and patience now and are waaaaay more understanding of mental illness, i am one of these inmates that has mental illness.
2ndly id like to bring to your attention a short list of your officers who in my opinion deserve acknowledgement and praise
1, (Corrections Officer) Radke - for being very empathetic bout my mental well being and that fact that ive been smocked out for 37 days.
2, CO Hargrove- for reminding me that im still human, for being friendly, for being kind, for being respectful too
3, Depuety Ortiz, for making sure i stay safe not just from myself but from other inmates due to my charges.
And last but in my opinion the top tier officer CO mcbey (micbey??) for saving my life during an autistic suicidel rage, he kept a close eye on me for 4 hours, checkin in on me every 5 minutes and when i had calmed down enough to talk, had very compassionatly and kindly treated me with care and tenderness, he saved my life and i am extremely grateful for it, i know you dont hear the good things about your officers, just the bad, so i hope this reaches your heart, and notifys you that you have amazing staff here, and i know i am under safe care and watch.
I had an emotional response to this letter, typos and all. The letter represents not only the sheriff’s leadership but his emphasis on training, requiring appropriate responses to inmates’ needs and providing compassionate leadership by hiring Kathleen Pokluda.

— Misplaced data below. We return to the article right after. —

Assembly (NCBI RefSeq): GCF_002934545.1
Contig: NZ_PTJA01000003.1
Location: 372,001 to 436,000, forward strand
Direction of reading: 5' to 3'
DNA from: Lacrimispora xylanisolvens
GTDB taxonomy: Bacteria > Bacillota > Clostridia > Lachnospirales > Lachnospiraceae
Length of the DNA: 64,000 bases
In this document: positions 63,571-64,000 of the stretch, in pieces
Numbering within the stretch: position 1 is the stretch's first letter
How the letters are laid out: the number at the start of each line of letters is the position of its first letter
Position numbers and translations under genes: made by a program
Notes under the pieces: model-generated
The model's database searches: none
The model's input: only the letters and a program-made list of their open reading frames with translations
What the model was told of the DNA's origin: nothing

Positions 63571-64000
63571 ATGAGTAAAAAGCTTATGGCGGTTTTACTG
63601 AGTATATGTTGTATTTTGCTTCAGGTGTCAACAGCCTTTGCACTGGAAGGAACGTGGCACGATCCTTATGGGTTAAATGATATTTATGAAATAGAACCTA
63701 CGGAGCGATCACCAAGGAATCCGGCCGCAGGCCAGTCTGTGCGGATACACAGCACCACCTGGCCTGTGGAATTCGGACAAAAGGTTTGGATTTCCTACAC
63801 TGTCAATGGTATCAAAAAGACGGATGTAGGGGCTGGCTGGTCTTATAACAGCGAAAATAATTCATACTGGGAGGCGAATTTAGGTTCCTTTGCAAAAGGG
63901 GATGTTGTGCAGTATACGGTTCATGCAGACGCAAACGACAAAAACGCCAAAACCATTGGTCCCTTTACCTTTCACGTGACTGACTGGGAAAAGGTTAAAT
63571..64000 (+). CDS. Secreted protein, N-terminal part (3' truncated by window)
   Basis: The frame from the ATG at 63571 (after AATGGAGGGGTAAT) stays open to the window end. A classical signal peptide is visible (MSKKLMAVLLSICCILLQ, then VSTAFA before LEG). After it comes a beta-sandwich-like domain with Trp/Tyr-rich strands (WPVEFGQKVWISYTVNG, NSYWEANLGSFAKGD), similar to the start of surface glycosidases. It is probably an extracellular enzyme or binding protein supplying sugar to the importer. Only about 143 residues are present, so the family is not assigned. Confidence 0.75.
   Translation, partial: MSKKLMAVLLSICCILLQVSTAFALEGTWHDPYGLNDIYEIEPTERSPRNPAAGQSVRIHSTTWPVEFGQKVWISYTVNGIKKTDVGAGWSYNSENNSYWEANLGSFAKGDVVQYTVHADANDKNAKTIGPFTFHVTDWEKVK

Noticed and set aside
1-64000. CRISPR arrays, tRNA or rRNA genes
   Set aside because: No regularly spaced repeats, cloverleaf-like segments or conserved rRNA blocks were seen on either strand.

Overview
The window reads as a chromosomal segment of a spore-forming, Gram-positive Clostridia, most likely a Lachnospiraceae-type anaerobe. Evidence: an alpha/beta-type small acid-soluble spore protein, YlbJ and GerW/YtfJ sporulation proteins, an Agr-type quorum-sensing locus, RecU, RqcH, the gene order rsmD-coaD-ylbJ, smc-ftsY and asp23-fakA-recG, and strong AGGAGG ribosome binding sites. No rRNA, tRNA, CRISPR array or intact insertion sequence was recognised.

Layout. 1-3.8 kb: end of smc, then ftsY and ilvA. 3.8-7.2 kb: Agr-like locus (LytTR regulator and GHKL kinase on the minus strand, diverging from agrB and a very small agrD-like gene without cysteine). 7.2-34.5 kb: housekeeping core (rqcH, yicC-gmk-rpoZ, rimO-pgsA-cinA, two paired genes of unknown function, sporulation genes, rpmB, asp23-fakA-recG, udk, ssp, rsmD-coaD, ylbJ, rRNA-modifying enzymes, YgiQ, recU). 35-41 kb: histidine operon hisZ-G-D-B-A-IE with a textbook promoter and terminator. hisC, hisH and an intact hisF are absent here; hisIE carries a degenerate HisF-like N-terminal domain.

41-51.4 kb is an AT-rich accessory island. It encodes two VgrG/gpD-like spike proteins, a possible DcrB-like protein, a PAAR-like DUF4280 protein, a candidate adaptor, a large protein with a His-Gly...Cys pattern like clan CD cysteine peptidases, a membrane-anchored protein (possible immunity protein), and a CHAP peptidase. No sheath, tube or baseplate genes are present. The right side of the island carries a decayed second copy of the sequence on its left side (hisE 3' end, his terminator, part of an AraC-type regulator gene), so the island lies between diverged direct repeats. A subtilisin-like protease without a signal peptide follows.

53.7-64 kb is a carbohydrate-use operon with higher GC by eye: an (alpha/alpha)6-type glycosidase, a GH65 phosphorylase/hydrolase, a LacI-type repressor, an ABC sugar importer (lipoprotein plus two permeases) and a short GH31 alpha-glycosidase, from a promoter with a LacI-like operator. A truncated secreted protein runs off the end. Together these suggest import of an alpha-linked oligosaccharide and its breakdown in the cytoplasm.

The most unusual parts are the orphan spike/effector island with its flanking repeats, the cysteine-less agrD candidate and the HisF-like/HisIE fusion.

Pokluda returned to the sheriff’s office in 2020, bringing an extensive background in mental health work with those incarcerated. Employed for three years with the Texas Commission on Jail Standards, she traveled throughout Texas as a mental health trainer and assisted in creating the curriculum for the state-mandated course Mental Health Training for Jailers.
The course instructs jailers to appropriately deal with inmates experiencing mental illness, mental impairments and intellectual developmental disabilities – whew! What a difference she is making.
As for patrol, while the previous administration decimated the Crisis Intervention Team, this sheriff rebuilt that important group of 10 officers who responds to mental health calls, along with other professionals in the field, around-the-clock.
The absence of this CIT team for four years was an experiment in self-sufficiency of local forces. Now, besides the county’s and Bluebonnet’s mobile teams, our residents with mental health crises have another critical countywide resource.
I sponsored and took the free Adult Mental Health First Aid training a few years ago at the Jester Annex, now offered by Bluebonnet Trails Community Services. I always remember the statement, “1-in-5 people experience mental illness.” As you sit at a soccer match, T-ball game or church this summer, look around you: 1-in-5.
Visit tinyurl.com/yb9pkdrc or email email@example.com to sponsor or take the training.
It’s well worth your time.